The new Parity Ethereum client signals readiness for upcoming blockchain evolution.
Parity has been around the client-making block a few times (since 2016 to be exact), but today‘s release of Parity-Ethereum v2.0 has put a fresh spring in its step. With a new name (the added “Ethereum,” which is apparently to distinguish itself from Parity’s other software, including Parity-Bitcoin and Parity-Pokadot) and a new purpose, Parity-Ethereum has left behind its small-time dreams for bigger and better things. The Parity-Ethereum v2.0 client will no longer function as a full-node wallet for just anyone. Instead, it’s got its eyes on the big leagues: mining pools, exchanges, and infrastructure and services providers of all types.
The modified name is the most attention-grabbing shift, but the client also has some major substantive changes that dramatically alter its functionality. The public node and user interface have been completely removed, for one. Civilians who have been using Parity as a wallet will need to transition to the stand-alone UI application.
The client has also moved away from all installers and operating system-specific packages. Afri Schoedon of Parity Technologies explained the vision behind these developments:
“We see Parity Ethereum as a piece of core infrastructure, to be bundled into end-user software packages such as graphical wallets or to be used as a library in mobile apps.”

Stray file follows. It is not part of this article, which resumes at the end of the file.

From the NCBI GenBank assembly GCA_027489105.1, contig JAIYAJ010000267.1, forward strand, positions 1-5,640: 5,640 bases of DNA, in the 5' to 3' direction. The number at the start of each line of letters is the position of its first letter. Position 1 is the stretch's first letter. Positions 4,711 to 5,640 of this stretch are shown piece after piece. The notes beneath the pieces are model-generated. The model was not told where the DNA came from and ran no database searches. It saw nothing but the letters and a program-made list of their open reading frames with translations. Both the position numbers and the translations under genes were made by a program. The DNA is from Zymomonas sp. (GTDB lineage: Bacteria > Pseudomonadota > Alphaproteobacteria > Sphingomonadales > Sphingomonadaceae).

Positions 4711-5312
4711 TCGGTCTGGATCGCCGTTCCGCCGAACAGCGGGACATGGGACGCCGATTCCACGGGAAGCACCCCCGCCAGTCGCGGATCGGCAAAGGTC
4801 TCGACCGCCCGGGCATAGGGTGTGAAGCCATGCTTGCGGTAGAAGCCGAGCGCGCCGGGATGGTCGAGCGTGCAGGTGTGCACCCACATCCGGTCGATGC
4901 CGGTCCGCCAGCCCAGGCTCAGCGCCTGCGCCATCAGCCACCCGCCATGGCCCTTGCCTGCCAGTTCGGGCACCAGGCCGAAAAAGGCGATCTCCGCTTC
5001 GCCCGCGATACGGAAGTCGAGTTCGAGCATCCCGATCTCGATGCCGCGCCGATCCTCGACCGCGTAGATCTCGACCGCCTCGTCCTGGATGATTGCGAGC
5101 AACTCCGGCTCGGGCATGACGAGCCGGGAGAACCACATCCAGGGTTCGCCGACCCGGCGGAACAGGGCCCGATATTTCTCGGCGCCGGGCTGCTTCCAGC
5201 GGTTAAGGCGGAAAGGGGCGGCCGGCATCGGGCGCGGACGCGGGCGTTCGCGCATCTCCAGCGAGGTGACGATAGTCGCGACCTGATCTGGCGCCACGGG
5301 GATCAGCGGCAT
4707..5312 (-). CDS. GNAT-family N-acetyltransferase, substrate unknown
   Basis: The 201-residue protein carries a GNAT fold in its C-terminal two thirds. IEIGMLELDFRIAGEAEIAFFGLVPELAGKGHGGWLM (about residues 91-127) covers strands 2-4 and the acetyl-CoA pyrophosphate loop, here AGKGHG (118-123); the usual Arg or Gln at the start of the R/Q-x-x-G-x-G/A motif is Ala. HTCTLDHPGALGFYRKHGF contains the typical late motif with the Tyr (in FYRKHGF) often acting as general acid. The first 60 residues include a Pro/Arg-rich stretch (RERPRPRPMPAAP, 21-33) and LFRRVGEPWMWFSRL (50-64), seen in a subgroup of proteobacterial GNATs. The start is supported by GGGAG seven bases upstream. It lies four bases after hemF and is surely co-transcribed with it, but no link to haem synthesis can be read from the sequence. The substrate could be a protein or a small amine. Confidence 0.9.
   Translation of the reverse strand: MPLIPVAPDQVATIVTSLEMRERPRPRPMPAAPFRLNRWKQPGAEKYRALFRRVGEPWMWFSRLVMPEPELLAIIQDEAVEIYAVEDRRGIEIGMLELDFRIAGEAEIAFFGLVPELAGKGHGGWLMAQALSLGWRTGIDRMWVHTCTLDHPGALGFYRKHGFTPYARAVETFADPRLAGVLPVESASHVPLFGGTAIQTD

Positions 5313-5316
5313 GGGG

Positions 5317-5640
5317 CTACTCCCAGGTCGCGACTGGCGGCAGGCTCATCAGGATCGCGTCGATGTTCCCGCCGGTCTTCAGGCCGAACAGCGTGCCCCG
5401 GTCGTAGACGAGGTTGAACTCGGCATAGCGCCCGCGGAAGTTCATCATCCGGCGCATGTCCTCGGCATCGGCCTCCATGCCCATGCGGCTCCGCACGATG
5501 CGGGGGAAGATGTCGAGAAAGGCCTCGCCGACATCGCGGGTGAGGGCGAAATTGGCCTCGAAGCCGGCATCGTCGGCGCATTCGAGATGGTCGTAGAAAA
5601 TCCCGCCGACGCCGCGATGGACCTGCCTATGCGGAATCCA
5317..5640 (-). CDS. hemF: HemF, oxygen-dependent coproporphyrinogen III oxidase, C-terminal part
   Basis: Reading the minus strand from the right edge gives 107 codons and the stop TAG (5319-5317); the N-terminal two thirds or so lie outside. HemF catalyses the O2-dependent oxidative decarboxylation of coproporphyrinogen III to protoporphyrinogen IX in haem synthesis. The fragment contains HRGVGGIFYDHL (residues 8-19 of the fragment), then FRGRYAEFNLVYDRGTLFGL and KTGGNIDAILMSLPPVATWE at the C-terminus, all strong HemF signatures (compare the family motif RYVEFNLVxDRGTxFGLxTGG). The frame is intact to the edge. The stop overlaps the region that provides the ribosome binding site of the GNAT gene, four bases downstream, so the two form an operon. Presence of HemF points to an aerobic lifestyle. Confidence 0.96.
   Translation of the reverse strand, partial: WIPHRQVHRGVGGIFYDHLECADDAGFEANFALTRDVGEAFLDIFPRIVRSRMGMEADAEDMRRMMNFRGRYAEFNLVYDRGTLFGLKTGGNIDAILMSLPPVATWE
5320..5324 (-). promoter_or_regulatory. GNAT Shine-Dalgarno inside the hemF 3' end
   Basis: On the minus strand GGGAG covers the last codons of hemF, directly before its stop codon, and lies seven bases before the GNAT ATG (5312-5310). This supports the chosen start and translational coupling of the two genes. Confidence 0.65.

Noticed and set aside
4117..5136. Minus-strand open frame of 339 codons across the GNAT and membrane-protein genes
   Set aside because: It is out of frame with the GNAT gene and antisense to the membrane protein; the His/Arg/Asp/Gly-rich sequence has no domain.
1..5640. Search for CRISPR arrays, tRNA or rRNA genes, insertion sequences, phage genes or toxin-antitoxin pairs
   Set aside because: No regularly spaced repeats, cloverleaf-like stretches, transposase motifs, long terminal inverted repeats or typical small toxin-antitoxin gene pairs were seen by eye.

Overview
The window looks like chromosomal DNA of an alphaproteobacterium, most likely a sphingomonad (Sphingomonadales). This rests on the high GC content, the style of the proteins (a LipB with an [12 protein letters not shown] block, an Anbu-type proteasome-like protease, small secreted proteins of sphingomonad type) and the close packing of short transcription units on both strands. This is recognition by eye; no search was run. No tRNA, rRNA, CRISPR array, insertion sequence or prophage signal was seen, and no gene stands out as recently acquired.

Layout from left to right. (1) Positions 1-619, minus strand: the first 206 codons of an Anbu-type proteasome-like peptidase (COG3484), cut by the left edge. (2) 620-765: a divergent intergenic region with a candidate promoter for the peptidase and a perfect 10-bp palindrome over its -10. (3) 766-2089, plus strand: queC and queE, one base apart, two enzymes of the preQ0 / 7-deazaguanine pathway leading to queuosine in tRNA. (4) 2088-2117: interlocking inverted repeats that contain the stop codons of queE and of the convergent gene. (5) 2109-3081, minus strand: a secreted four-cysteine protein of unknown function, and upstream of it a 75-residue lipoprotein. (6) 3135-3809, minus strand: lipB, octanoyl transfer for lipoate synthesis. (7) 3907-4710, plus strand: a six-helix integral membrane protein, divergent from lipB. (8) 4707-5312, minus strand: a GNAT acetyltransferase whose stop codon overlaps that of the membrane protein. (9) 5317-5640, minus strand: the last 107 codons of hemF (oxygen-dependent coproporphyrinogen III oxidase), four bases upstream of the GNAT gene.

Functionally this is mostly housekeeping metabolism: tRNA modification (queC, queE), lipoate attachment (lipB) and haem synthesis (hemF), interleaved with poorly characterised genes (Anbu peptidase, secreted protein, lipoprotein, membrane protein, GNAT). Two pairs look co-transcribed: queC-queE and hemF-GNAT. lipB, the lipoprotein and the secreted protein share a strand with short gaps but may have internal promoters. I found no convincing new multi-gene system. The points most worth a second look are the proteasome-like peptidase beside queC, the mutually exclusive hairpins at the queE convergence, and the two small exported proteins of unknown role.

Parity Ethereum v2.0 also boasts “highly customizable chain specification,” intended to enable the client to easily adapt to upcoming changes to the Ethereum protocol. Notably, the client allows users to plug in different consensus engines and choose between the Ethereum Virtual Machine and the WebAssembly (WASM) Virtual Machine.
These functionalities will be particularly important in the coming months, as Plasma, eWASM, Casper, sharding, proof of stake, and proof of authority are rolled out on Ethereum. The client also allows for permissioning and private transactions, and a Secret Store is available to owners of permissioned addresses that will allow them to ask “for key elements” needed to “decrypt the code and state of the Private Contract.”
For a full account of Parity-Ethereum v2.0, the source code and an explainer are available on the paritytech GitHub.
Alison is an editor and occasional writer for ETHNews. She has a Master’s in English from the University of Wyoming. She lives in Reno with her spouse and growing animal family. Her favorite things to do include binge listening to podcasts, getting her chuckles via dog memes, and spending as much time outside as possible.
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